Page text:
Insurance billing seems simple at first: provide speech therapy, write up a bill, send it to the insurance company, then get paid. In reality, the process can be a lot more complicated: prior authorizations, visit limits, coding issues, figuring out deductibles vs copays vs co-insurance, and then setting up an EFT so you can actually get paid.
Here is a speech therapy guide to the basics of insurance billing that makes it less overwhelming.
Insurance Basics (For SLPs)
First, you need to know the meaning of the many acronyms you will see throughout the billing process.
- EMR/EHR – Electronic Medical Record/Electronic Health Record. HIPAA-compliant digital versions of paper charts that include patient information, notes, evaluations, and insurance info.
- Claim – The invoice/bill you submit to an insurance company. It includes information like the NPI of the treating clinician, ICD-10 (diagnosis) codes, CPT (procedure) codes, and the patient’s insurance info.
- Clearinghouse – An intermediary between you and the insurance company. They check claims for accuracy and forward the claim to insurance companies through a process called “claims scrubbing”. Having a clearinghouse is required by most insurance companies.
- EOB – Explanation of Benefits. A form that explains why an insurance company accepts or rejects a claim. Sent to the patient and the provider (will look different for each).
- EFT – Electronic Funds Transfer. A direct deposit from insurance, allowing them to pay you without having to mail a paper check.
- ERA – Electronic Remittance Advice. Information from the insurance company about why a claim was or was not accepted. The electronic form of an EOB.
- Superbill – An itemized form that shows the treatment you provided, the diagnosis, your license number, your EIN, and the patient’s insurance information. These are usually used when you do not accept insurance and are given to a patient to submit to their insurance company for reimbursement. More info from ASHA here.
The Credentialing Process
To begin billing, you first need to make sure you are credentialed with the insurance companies. They will check your licenses and practice information to decide whether they will approve you to become a provider. In order to do that, you will need to set up a free CAQH Proview account and have the following information handy:
- Employee Identification Number (EIN)
- National Provider Identifier (NPI)
- State license number
- Business name (if you have formed an LLC or other business structure)
- ASHA number if you have one – it is not required by most companies, but gives additional information
- Professional Liability Insurance coverage paperwork
- Taxonomy code (for SLPs, it is 235Z00000X)
Next, you will need to check the contract with each insurance company to see what their fee schedule is and if they have any special requirements such as mandating the session length for specific CPT codes (e.g. some companies require that 92507 be 1 hour long, even though that code is not timed). All insurance companies will have specific requirements such as which clearinghouses or specific forms they require you to use.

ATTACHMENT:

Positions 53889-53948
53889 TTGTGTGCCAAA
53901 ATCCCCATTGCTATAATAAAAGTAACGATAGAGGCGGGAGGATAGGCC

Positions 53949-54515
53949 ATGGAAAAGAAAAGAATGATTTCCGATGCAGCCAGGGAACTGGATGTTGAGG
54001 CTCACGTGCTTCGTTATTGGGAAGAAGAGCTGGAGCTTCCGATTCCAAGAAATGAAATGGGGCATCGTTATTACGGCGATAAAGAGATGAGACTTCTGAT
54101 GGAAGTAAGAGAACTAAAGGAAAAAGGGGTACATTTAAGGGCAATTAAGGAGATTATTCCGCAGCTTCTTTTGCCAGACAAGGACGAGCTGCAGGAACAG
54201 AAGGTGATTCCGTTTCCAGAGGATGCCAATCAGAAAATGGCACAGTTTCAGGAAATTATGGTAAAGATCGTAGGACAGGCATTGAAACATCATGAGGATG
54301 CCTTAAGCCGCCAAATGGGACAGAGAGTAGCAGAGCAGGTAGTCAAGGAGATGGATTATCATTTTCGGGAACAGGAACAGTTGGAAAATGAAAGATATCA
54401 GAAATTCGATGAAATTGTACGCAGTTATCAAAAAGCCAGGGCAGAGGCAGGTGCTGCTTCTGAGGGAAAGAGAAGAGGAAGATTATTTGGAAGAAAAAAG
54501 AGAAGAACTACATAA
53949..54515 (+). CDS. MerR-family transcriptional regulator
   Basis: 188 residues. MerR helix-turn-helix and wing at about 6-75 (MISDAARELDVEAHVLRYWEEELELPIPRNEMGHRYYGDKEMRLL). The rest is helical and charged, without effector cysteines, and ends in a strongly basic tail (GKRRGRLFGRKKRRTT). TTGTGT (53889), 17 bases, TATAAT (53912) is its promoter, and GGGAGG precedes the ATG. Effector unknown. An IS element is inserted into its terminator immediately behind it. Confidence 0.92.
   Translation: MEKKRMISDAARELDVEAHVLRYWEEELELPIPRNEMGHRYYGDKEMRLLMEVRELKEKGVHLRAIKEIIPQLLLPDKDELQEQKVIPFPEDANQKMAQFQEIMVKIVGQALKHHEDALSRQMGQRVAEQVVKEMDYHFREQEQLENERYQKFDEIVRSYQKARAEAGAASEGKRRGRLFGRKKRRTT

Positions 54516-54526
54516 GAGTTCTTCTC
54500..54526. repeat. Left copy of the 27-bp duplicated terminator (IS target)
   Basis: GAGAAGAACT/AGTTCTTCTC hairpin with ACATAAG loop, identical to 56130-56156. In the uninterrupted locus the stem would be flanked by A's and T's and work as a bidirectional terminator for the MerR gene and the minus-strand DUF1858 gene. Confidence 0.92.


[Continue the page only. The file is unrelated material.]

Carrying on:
Once you’ve signed your contract to become a provider, you can begin accepting clients who have that insurance. Before providing therapy, you must verify a patient’s benefits through the number on their membership card or through your EMR. Fusion Web Clinic offers a free In-House Billing kit that includes a Verification Questionnaire to use when calling insurance companies, along with a Billing & Collections Checklist and 7 Tips to Help with Billing & Collections handout. (You can get this billing kit for free over on the Resource Library page)
During that call, you will collection information about the patient’s…
- Co-payment – A flat fee that is due at certain medical visits, usually $20-50. Some plans allow this to apply toward the deductible and some do not.
- Coinsurance – A percentage of the cost of the procedure, which the patient pays, and/or
- Deductible – An amount that the patient must meet yearly before insurance will pay. Coinsurance and co-payments may figure into this, depending on the plan.
After you have verified the patient’s benefits, you are ready to bill! Check out Part 2 of this series to learn how to bill for your therapy so you actually get paid.
If you want an EMR that is built specifically for pediatric therapists, check out Fusion Web Clinic! It makes billing easy with one-click claim submission, auto-created claims, and an integrated credit card processor.
About the Author:
Jill Shook, MS, CCC-SLP owns a private practice in Pittsburgh, PA. She created a course for SLPs starting out in private practice, which is available through Northern Speech Services, and blogs about resources for SLPs in private practice at Private Practice SLP. Email her at email@example.com
In-House Billing Kit
We’ve put together some resources to help you bring billing in-house. This In-House Billing Kit includes:
- A Verification Questionnaire to use when calling payers to verify coverage
- A 50% off coupon for our billing course, The Essentials of Insurance Billing for Therapy
- A Billing & Collections Checklist to guide you as you interact with caregivers
- A Payment Policy Generator to help you set expectations for caregivers
- 7 Tips to Help with Billing & Collections handout